In order to maintain and enforce those restrictions, employers may encroach on employee privacy, although they are prohibited from spying or even appearing to do so. Amazon supervisors and managers, however, seem to be using the access they have to their employees to bust the unionization effort, making it difficult for organizers to secure the votes.
“The challenge is not Alabama. The challenge isn’t Bessemer,” says RWDSU President Stuart Appelbaum. “The challenge is the most aggressive anti-union campaign anyone has seen in decades, with unlimited resources and unlimited access to workers.”
Amazon’s Union-Busting Campaign
With its nearly 24-hour access to employees, Amazon has been participating in standard union-busting activities like holding captive audience meetings where workers are forced to listen to anti-union propaganda that tries to scare them away from unions. They put up anti-union signs in every area of the warehouse, even in bathroom stalls. They send workers text messages with inaccurate information about organizing. They even set up a website, doitwithoutdues.com, to spread misleading information about joining a union.
The driving message of the campaign is to scare workers about union dues. Amazon is spreading inaccurate information that voting for the union obligates a worker to pay union dues, reports Josh Dzieza, investigations editor and feature writer at The Verge. The truth is, however, that Alabama is a right-to-work state, so even if the vote passes, paying union dues is voluntary for all workers.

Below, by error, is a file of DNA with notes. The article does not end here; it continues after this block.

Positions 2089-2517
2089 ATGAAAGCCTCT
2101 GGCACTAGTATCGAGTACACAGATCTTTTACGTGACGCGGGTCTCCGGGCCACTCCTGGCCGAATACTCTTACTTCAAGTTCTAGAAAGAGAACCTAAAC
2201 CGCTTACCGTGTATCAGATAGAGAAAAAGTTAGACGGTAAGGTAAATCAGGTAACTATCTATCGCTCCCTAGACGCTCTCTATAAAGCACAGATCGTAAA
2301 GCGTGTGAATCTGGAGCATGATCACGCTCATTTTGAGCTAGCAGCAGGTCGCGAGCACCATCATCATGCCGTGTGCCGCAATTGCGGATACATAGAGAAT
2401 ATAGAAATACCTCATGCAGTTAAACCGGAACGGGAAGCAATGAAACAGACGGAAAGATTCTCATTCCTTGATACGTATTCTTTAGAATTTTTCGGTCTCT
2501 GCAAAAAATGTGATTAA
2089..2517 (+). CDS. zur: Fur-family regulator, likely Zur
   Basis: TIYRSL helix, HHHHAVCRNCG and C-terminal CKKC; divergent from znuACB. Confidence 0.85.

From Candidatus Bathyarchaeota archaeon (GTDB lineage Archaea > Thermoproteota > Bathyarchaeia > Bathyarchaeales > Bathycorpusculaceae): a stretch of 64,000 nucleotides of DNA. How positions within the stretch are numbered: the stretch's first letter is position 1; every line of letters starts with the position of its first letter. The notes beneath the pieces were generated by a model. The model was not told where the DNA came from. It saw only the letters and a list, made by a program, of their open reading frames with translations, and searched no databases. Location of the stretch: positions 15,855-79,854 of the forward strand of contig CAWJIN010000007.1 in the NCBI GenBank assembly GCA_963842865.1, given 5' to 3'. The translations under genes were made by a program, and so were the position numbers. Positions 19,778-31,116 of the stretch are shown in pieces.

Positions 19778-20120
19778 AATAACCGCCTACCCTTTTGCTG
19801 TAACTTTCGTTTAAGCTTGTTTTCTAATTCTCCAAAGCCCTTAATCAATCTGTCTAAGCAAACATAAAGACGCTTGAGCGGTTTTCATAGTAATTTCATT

Another key message in the Amazon campaign is that workers’ wages and benefits would decline if they vote to join the union, notes Jeremy Boyer, executive editor at Lee Enterprises. He says this is another attempt at scaring workers because the only way pay and benefits get cut is if Amazon cuts them. The union would have nothing to do with such changes.
Outside of the workplace, Amazon petitioned the NLRB for a delay in the vote so it could be held in person. The company even suggested renting out hotel rooms and setting up a tent in the parking lot as a means to conduct the vote in-person within COVID-19 restrictions.
It was a strategic move meant to intimidate workers into either not participating in the vote or voting against the union. “Companies like to hold the vote at the workplace and require people to come there,” says labor historian Nelson Lichtenstein. “Then they can coerce the people who are least engaged to vote, and they’ll vote no,” he explains.
The NLRB denied the petition based on the precedent that 90 percent of union elections during the pandemic have been conducted by mail.
It’s Expected to be a Close Election
Experts predict this election will be close with no real indication of which way the vote will go. They are basing that assumption on the warehouse workers’ mixed response to the union drive and the history of unionization efforts both in the south and at other Amazon facilities in the U.S.
Pro-union workers such as Jennifer Bates, who is a lead organizer at the Bessemer facility, are optimistic about the outcome. She tells Tonya Mosely and Samantha Raphelson at Here & Now that workers are tired and want their voices to be heard by management. “You can tell that the people are tired,” says Bates. “They’re slow walking out or either limping walking out, and for the pay that we’re receiving for the workload, it doesn’t balance out.”